"So a lot of the time you just can't tell."

"No, and that's what makes people uncomfortable. You like to be able to tell whether you're talking to a thing or a person, but the line is getting harder to detect and will eventually get hard to draw, if we carry on as we're going. Strong artificial intelligence is still a long way away. People are complex and we don't understand ourselves yet enough to reproduce ourselves any way except the old-fashioned, unskilled way." She gives a chipmunk grin for a second. "A couple of careless teenagers still have our top scientific minds all beat when it comes to creating intelligent beings."

"A general-purpose robot is some way off?"

"In the sense of one like Asimov's or Čapek's or Homer's, a self-aware being that acts more or less human, definitely. The funny thing is that a lot of the early pulp depictions of robots assumed that as machines they naturally wouldn't have or understand human emotions - like Data in Star Trek TNG. But actually, an understanding of emotions predates and forms a necessary foundation for an understanding of any other form of human interaction. The 20th century wasn't comfortable with its own emotions - legacy of the 19th century, I suppose - so it treated them as secondary and logic as primary, and we know how far that got us. Strict logic works wonderfully, right up to the point where it doesn't, and that point comes fairly early on in human interaction. Which isn't to say it can't be studied or reproduced scientifically. That's what we're busy doing - I say 'we', but I'm on the technical end, I just implement what other people discover to a large degree. Eventually you will be able to interact with your robot valet as if it were Jeeves, and it might even help to sort out your tangled love life, though probably not with a Jeeves-like degree of creativity and subterfuge. At the moment, though, we keep our focus on enabling robots to perform effectively in limited domains where the task is clearly defined and can be broken down into a relatively straightforward set of procedures that cover all cases."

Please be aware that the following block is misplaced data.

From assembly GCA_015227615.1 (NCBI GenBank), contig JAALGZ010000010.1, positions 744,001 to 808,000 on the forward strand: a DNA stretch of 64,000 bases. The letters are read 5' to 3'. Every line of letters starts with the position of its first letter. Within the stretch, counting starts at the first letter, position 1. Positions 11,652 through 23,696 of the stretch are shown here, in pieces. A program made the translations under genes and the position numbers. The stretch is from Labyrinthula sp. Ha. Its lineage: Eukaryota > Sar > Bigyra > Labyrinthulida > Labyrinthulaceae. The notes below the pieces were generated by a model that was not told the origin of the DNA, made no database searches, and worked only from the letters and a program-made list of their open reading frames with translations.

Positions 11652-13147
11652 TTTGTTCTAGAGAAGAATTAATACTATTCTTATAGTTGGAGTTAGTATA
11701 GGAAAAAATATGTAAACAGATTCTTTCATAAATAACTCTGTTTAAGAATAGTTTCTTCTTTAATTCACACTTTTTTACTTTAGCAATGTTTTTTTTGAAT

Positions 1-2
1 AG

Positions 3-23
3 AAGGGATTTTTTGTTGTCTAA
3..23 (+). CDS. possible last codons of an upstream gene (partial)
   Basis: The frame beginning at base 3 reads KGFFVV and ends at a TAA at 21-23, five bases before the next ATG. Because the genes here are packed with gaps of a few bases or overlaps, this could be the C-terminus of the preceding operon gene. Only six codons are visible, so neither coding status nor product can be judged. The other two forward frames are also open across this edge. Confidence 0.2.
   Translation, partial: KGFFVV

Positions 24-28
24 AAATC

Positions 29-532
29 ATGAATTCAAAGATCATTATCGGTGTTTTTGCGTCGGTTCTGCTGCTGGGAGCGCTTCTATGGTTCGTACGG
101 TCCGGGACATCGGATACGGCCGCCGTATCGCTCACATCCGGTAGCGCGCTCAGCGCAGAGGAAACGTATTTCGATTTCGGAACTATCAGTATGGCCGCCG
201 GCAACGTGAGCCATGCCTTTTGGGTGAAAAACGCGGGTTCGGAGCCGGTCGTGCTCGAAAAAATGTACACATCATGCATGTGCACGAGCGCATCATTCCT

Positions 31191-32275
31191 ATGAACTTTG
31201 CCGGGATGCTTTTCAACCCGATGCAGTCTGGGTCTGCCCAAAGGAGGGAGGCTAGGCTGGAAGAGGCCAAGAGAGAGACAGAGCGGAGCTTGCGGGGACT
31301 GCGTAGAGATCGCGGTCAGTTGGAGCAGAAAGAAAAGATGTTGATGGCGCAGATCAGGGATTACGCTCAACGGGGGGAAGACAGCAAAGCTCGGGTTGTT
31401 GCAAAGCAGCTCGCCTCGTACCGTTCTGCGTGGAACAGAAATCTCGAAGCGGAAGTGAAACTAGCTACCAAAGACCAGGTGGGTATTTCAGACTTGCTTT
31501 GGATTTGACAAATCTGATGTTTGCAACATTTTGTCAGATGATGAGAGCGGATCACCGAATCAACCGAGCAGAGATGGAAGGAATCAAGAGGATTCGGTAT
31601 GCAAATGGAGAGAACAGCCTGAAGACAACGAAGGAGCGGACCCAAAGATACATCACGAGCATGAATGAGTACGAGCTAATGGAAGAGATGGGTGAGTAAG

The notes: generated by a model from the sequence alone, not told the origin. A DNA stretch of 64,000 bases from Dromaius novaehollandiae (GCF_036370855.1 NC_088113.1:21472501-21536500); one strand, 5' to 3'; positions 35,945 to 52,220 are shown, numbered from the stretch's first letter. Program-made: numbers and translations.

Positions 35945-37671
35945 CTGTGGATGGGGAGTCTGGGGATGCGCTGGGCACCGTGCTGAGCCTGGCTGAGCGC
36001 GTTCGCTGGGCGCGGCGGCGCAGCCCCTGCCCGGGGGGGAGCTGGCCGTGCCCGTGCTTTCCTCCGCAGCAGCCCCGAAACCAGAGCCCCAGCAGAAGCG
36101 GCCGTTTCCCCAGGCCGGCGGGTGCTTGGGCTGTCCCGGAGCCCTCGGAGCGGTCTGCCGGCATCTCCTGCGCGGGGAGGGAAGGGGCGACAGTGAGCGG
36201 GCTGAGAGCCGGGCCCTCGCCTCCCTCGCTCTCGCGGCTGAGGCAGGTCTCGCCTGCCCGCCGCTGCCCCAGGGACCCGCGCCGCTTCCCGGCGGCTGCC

"That sounds like a quote."

"Pretty much, yes." Again the chipmunk smile. "One day we'll do it. But not any day soon."

"That has to be good news for people whose jobs are one level up from the ones that robots - Gubots - are taking as we speak."

Sharma turns serious. "Yes, that's - an inevitability that is kind of the downside of what we do. If only the social engineers could come up with that system whereby everyone lives a life of leisure and creativity. But in the meantime, everyone, even the poor, can live in a clean house. The streets are cleaner than ever before in history. Public toilets are even clean. Automated farms produce, automated transport ships and automated kitchens prepare food that's so cheap it's very nearly free. If I could invent a robot that gives meaning to people's lives, I would, but I'm only clever, I'm not a genius." The smile is back, briefly, but it doesn't last for long.

"So what, will we need Asimov's Three Laws soon? A robot may not harm a human or allow a human to come to harm, all of that?"